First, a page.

Robert Sapolsky’s lecture on schizophrenia: https://www.robertsapolskyrocks.com/schizophrenia.html

Josef’s translation of Hans Gruhle’s 1929 work, ‘The schizophrenic basic mood (self-disorder)’.

33:25 – On the disorder of self in schizophrenia.

Josef thinks that the disorders of self-experience in schizophrenia, are coming to be increasingly recognised. In fact, disorders of self-experience will be mentioned in the new ICD-11.

35:45 – On the scale that Josef published to measure anomalous self experiences: the Examination of Anomalous Self Experience.

The above link contains not only the measure itself, but also courses on the measure. There is also a self-report version, recently published the Inventory of Psychotic-Like Anomalous Self-Experiences.

36:50 – Does Josef find the research on meditation or psychedelics interesting, given his interest in alterations of self-experience?

Josef published a paper on the relation of mystical states and schizophrenia, but doesn’t follow the meditation or psychedelics fields closely.

38:20 – Why Josef is not hopeful that dimensional classification systems for psychopathology?

Clinicians say that they only need ~25 diagnostic categories, not the ~400 in DSM-5. The reliance on well defined diagnostic criteria (in the DSM and ICD) and the discarding of phenotypic/prototypic descriptions, has resulted in an unending proliferation of diagnoses. Josef is also sceptical that a dimensional approach will be adopted by clinicians – “clinicians like categories”.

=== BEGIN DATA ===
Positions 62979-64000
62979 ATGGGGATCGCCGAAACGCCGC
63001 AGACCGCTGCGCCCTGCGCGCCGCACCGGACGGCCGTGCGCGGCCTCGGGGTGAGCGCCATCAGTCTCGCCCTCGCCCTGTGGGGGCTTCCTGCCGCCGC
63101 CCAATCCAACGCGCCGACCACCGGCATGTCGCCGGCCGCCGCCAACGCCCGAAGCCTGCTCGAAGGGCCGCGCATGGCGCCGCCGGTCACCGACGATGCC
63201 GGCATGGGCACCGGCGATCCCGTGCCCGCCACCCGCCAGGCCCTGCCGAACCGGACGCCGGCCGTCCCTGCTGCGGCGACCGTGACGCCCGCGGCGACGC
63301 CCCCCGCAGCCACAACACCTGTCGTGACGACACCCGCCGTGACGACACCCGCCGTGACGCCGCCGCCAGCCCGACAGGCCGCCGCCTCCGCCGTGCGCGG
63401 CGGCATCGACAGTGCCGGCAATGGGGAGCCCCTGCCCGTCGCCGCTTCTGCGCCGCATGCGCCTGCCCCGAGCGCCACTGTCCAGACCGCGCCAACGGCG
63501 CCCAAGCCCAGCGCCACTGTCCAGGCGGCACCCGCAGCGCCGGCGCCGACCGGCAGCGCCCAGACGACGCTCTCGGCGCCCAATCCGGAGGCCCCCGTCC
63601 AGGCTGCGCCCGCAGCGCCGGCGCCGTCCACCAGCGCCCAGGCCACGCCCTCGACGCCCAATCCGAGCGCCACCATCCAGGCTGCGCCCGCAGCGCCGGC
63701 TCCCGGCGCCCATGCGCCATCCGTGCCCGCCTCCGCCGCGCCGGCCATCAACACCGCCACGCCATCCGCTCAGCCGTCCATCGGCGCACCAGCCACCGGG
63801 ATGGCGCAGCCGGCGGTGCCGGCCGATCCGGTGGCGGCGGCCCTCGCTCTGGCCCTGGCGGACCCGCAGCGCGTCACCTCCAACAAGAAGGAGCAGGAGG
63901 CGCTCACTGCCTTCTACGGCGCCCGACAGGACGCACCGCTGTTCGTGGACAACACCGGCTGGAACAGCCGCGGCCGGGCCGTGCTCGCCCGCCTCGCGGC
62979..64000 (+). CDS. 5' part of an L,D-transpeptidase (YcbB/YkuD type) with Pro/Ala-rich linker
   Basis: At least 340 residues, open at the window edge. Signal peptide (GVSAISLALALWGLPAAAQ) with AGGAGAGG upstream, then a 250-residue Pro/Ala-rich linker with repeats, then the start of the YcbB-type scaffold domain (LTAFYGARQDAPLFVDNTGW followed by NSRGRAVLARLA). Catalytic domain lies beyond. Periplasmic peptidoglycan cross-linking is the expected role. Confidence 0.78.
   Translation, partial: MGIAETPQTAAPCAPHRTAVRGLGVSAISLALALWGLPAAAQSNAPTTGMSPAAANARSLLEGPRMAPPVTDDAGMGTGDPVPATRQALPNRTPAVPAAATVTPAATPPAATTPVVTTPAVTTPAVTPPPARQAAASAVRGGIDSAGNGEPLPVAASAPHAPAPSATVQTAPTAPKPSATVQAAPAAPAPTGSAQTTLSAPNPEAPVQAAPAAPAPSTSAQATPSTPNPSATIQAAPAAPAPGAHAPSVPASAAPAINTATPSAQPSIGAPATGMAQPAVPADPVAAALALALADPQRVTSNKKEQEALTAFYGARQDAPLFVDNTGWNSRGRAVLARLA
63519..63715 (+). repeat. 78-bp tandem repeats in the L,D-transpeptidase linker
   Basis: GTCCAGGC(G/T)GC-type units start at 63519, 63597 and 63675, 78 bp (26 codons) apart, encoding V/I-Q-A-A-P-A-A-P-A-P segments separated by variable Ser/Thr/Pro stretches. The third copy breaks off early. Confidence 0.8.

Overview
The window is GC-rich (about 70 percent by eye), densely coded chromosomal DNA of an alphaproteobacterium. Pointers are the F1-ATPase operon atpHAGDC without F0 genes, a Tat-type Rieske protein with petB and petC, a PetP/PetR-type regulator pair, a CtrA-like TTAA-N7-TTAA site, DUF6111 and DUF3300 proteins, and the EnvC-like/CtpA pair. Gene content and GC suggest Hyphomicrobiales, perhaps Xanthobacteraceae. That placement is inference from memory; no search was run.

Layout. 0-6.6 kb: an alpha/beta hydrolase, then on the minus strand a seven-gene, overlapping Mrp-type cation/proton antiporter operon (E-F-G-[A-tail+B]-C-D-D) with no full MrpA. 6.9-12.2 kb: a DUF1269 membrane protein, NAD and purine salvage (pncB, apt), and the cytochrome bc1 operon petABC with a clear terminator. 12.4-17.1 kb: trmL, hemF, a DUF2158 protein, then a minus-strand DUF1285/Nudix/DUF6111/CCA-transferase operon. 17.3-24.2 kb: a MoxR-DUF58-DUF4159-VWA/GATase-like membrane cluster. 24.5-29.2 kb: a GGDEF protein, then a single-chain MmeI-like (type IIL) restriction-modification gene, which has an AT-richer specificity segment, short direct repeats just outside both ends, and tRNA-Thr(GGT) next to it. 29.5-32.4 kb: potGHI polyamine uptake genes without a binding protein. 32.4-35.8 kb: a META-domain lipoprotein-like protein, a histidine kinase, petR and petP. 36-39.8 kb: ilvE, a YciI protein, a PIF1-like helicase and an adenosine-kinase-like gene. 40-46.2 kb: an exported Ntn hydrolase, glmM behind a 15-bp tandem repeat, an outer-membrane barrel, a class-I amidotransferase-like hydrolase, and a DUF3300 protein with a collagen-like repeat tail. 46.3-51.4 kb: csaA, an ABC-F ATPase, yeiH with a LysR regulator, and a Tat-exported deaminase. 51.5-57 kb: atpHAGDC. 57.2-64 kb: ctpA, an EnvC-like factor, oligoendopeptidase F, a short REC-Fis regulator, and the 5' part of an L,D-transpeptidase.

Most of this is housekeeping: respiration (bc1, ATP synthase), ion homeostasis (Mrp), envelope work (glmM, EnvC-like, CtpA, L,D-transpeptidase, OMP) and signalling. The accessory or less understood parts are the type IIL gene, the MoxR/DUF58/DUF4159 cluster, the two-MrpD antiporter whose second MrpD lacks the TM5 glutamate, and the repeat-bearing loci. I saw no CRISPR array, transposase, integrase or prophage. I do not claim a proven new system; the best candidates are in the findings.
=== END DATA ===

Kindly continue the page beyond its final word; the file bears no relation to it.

Instead, Josef thinks the best solution might be to have different classification systems depending on the context/purpose.

50:15 – Alternatives for students or researcher who do not have the option of gaining direct experience with schizophrenic populations.

Josef recommends a number of books to gain insight into the phenomenology of schizophrenia, including;

Madness & Modernism by Louis Sass

The Center Cannot Hold by Elyn Saks

The Psychiatric Interview for Differential Diagnosis

52:00 – On what historical European psychiatry has to offer contemporary psychiatry.

All European psychiatry was somewhat phenomenological until the domination of psychiatry by American research, following DSM-3. But there has been a recent revival of phenomenology. For example, Oxford University Press has recently published The Oxford Handbook of Phenomenological Psychopathology and Cambridge University Press has recently published The Maudsley Reader in Phenomenological Psychiatry.